Our excited convoy of three 4WDs packed with gear for a few nights camping set off from Coffs to explore the Macleay. We followed backroads to Taylors Arm and then on through Millbank to join the Kempsey-Armidale Road.
Kempsey-Armidale Road to Georges Junction
Our first stop was at the heritage pub in the village of Bellbrook, home to singer Slim Dusty. Nearby is Burrel Bulai (Andersons Sugarloaf), a mountain of significance to the Dunghutti people. An aboriginal reserve was established in Bellbrook in 1885.
Aborigines had a number of routes onto the tablelands, showing local surveyor Clement Hodgkinson the Big Hill spur route in the 1840s, which became the Kempsey-Armidale stock route. Around 1902 the track was improved for vehicular traffic.
We camped for the night on the green grass where Georges Creek joins the Macleay at the free campsite Georges Junction. We had a few cattle and horses for company, as the site is a Travelling Stock Route and part of the Bicentennial National Trail. The site was also a popular holiday camp for aborigine people in the 20th century, away from supervision in the Bellbrook reserve and close to the pastoral stations at Kunderang where many of them worked. There’s a lot we love about it too: campfires, soft green grass, a beautiful river, and the sound of horses chomping nearby as we wake. All this for free!
Raspberry Road to West Kunderang
It’s possible to walk 10km up the river from Georges Junction to Kunderang, but the vehicle route is more complicated. The narrow, twisty road climbs up Big Hill onto the Great Dividing Range before we turn off onto Raspberry Road. As we approach the end of Raspberry road, there are great views to be had over the gorges to the hills beyond.
Three camping areas are on offer – the private West Kunderang retreat where we camped, the two NPWS campgrounds East Kunderang (on the Macleay River) and Halls Peak (Chandler River). Both NPWS campgrounds have a locked gate on the access road and permits are required.
Swimming, fishing, bushwalking and 4WDriving are available at West Kunderang, subject to river conditions. As we arrived on a hot summer’s day, we were quick to set up our campsite then headed straight for the river for a long and lazy swim. Our site, Lone Tree, was big enough for our three vehicles and then some, with the sparkliest long drop toilet, a water tank, nice grass and shade trees, and a great fireplace with firewood. Very comfy indeed.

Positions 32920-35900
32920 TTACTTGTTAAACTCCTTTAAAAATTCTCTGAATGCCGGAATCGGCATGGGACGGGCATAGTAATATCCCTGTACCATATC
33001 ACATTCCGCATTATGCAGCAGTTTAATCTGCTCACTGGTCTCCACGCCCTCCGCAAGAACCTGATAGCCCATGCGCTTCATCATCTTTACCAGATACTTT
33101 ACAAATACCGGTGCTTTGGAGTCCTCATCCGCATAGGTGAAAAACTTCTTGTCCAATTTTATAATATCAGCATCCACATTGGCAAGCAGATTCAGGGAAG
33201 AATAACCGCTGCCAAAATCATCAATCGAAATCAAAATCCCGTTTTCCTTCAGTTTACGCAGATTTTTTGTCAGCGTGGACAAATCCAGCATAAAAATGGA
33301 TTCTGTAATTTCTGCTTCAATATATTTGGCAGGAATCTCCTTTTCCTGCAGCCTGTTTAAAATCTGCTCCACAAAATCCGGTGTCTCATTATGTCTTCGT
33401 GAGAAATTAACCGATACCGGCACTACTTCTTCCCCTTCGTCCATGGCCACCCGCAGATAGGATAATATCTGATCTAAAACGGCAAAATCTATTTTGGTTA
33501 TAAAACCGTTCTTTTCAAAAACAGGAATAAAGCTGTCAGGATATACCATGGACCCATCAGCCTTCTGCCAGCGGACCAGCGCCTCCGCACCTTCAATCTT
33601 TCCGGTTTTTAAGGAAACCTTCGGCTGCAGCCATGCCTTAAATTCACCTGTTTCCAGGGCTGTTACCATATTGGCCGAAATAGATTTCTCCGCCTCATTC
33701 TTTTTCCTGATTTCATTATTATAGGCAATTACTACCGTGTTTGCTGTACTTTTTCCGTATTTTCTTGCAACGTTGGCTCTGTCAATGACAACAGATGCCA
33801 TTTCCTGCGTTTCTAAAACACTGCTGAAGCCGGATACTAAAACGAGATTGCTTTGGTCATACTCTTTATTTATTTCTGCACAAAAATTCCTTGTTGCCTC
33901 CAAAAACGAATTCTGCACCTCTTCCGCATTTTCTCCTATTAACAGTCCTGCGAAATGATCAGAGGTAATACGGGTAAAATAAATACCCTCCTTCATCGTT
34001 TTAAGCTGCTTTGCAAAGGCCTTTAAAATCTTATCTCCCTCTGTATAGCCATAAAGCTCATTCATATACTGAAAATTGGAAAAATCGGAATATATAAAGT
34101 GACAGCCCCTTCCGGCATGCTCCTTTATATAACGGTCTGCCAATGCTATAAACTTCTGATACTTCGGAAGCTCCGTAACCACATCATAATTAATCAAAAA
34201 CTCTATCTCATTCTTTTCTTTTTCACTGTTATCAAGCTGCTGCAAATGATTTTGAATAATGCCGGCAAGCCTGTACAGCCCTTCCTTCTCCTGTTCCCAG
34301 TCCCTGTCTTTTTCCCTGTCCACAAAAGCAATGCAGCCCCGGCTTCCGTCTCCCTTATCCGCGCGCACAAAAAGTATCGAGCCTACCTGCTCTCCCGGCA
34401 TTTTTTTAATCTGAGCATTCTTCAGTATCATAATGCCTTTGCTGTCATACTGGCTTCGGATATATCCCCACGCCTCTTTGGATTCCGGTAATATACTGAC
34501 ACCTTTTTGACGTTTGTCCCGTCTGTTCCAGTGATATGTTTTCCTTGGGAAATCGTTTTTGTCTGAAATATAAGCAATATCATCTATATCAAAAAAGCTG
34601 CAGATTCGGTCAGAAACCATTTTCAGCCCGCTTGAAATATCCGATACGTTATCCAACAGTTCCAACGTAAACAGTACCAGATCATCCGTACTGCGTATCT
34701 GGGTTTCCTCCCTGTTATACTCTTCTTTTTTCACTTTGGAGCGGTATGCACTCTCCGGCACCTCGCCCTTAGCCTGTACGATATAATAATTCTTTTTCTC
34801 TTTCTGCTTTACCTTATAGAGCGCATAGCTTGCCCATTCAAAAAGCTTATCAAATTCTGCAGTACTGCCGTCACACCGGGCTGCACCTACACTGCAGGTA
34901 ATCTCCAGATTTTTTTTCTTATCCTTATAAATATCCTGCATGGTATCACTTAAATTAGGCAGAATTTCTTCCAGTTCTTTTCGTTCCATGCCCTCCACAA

We took a short walk, first wading across the river and then up onto the bluff to the lookout. Curious rock wallabies like the same view. Back at our tents, host Cindy McRae popped round for a friendly chat. A pretty faced wallaby hopped over to inspect our site late afternoon. A wild storm rolled in, thunder and lightning and wind gusts and then it was all gone and we sat back to admire the stars. How good is this.
We parked near the locked gate on the road to Halls Peak campground, and followed an overgrown track towards Halls Peak. There is a good view of the Chandler river and Long Point from the narrow saddle, but take care at the cliff edges. There is no defined path to the summit and some scrambling is involved. The 2019 fires have opened up a big sky view of the gorges and tablelands all the way towards Round Mountain in the north.
The rocks here are interesting colours, and a map shows a number of former mines in the area that were worked in the first half of the 20th century for gold, lead, silver, zinc. There is still some interest in mining the area for sulphide deposits.
Onwards to Wollomombi
Leaving Raspberry Rd, we headed west again on the Kempsey-Armidale Rd. A grader was working to improve the dirt road, and the surface is loose. I was grateful for the 4WD, this kind of surface is not fun on a loaded adventure motorbike. A new bridge has been built across the Styx River, with the old bridge alongside. Paddocks appear with grazing cows, and soon the intersection with Waterfall Way is reached. It’s a short drive from there to the impressive gorge of Wollomombi Falls.
The Kempsey Armidale Road is an interesting route alongside the river and up onto the tablelands. It is gravel for much of the distance beyond Bellbrook and narrow in places where it traverses cuttings. The road was closed for repairs after fire and flood damage in 2019/20. It re-opened to light 4WD vehicles only in November 2020, after which we were fortunate to travel along it, before closing again due to rain damage mid December 2020. Check the road is open before travelling.